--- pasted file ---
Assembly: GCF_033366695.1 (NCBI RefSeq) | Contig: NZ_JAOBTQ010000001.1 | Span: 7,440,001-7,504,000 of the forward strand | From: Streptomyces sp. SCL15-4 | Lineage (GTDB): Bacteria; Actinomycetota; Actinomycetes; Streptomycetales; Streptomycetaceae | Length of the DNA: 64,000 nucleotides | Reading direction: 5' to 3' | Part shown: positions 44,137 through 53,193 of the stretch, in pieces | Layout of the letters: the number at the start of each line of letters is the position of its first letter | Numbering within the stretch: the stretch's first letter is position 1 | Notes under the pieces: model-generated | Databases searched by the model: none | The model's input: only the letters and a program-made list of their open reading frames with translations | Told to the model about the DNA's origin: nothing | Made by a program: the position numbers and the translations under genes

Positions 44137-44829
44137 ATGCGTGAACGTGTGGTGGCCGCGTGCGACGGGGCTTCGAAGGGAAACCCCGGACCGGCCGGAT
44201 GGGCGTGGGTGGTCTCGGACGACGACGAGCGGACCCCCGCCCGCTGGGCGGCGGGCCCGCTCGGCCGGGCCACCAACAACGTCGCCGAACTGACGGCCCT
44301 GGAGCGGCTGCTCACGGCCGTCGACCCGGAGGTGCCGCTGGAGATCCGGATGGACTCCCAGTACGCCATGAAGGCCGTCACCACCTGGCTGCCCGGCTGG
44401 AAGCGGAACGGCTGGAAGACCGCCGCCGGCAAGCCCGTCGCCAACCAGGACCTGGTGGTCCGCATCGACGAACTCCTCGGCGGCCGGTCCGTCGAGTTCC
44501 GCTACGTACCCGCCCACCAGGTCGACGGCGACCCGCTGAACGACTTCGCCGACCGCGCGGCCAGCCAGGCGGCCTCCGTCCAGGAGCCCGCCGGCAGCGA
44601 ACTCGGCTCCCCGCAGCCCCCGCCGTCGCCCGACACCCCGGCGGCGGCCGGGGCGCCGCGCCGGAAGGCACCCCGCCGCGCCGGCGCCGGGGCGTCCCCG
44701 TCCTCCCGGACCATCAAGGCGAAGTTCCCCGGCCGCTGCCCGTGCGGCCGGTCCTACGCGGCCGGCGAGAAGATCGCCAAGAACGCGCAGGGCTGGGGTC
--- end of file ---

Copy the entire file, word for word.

Assembly: GCF_033366695.1 (NCBI RefSeq) | Contig: NZ_JAOBTQ010000001.1 | Span: 7,440,001-7,504,000 of the forward strand | From: Streptomyces sp. SCL15-4 | Lineage (GTDB): Bacteria; Actinomycetota; Actinomycetes; Streptomycetales; Streptomycetaceae | Length of the DNA: 64,000 nucleotides | Reading direction: 5' to 3' | Part shown: positions 44,137 through 53,193 of the stretch, in pieces | Layout of the letters: the number at the start of each line of letters is the position of its first letter | Numbering within the stretch: the stretch's first letter is position 1 | Notes under the pieces: model-generated | Databases searched by the model: none | The model's input: only the letters and a program-made list of their open reading frames with translations | Told to the model about the DNA's origin: nothing | Made by a program: the position numbers and the translations under genes

Positions 44137-44829
44137 ATGCGTGAACGTGTGGTGGCCGCGTGCGACGGGGCTTCGAAGGGAAACCCCGGACCGGCCGGAT
44201 GGGCGTGGGTGGTCTCGGACGACGACGAGCGGACCCCCGCCCGCTGGGCGGCGGGCCCGCTCGGCCGGGCCACCAACAACGTCGCCGAACTGACGGCCCT
44301 GGAGCGGCTGCTCACGGCCGTCGACCCGGAGGTGCCGCTGGAGATCCGGATGGACTCCCAGTACGCCATGAAGGCCGTCACCACCTGGCTGCCCGGCTGG
44401 AAGCGGAACGGCTGGAAGACCGCCGCCGGCAAGCCCGTCGCCAACCAGGACCTGGTGGTCCGCATCGACGAACTCCTCGGCGGCCGGTCCGTCGAGTTCC
44501 GCTACGTACCCGCCCACCAGGTCGACGGCGACCCGCTGAACGACTTCGCCGACCGCGCGGCCAGCCAGGCGGCCTCCGTCCAGGAGCCCGCCGGCAGCGA
44601 ACTCGGCTCCCCGCAGCCCCCGCCGTCGCCCGACACCCCGGCGGCGGCCGGGGCGCCGCGCCGGAAGGCACCCCGCCGCGCCGGCGCCGGGGCGTCCCCG
44701 TCCTCCCGGACCATCAAGGCGAAGTTCCCCGGCCGCTGCCCGTGCGGCCGGTCCTACGCGGCCGGCGAGAAGATCGCCAAGAACGCGCAGGGCTGGGGTC